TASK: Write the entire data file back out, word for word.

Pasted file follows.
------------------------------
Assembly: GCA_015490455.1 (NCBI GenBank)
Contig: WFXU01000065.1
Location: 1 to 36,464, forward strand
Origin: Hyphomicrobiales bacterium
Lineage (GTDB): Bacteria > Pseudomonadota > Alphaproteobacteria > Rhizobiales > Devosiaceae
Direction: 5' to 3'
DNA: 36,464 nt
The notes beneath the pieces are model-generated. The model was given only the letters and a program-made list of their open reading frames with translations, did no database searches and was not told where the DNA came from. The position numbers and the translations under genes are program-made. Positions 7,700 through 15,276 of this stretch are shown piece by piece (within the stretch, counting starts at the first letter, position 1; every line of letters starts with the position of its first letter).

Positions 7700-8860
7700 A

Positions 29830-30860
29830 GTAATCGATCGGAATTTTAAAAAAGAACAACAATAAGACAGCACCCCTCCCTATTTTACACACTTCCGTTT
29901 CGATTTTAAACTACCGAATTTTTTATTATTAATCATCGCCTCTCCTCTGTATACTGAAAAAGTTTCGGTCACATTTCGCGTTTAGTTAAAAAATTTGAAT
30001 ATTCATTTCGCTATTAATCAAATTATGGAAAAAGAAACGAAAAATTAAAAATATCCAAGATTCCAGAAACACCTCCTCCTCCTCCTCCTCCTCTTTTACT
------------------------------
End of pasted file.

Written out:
Assembly: GCA_015490455.1 (NCBI GenBank)
Contig: WFXU01000065.1
Location: 1 to 36,464, forward strand
Origin: Hyphomicrobiales bacterium
Lineage (GTDB): Bacteria > Pseudomonadota > Alphaproteobacteria > Rhizobiales > Devosiaceae
Direction: 5' to 3'
DNA: 36,464 nt
The notes beneath the pieces are model-generated. The model was given only the letters and a program-made list of their open reading frames with translations, did no database searches and was not told where the DNA came from. The position numbers and the translations under genes are program-made. Positions 7,700 through 15,276 of this stretch are shown piece by piece (within the stretch, counting starts at the first letter, position 1; every line of letters starts with the position of its first letter).

Positions 7700-8860
7700 A

Positions 29830-30860
29830 GTAATCGATCGGAATTTTAAAAAAGAACAACAATAAGACAGCACCCCTCCCTATTTTACACACTTCCGTTT
29901 CGATTTTAAACTACCGAATTTTTTATTATTAATCATCGCCTCTCCTCTGTATACTGAAAAAGTTTCGGTCACATTTCGCGTTTAGTTAAAAAATTTGAAT
30001 ATTCATTTCGCTATTAATCAAATTATGGAAAAAGAAACGAAAAATTAAAAATATCCAAGATTCCAGAAACACCTCCTCCTCCTCCTCCTCCTCTTTTACT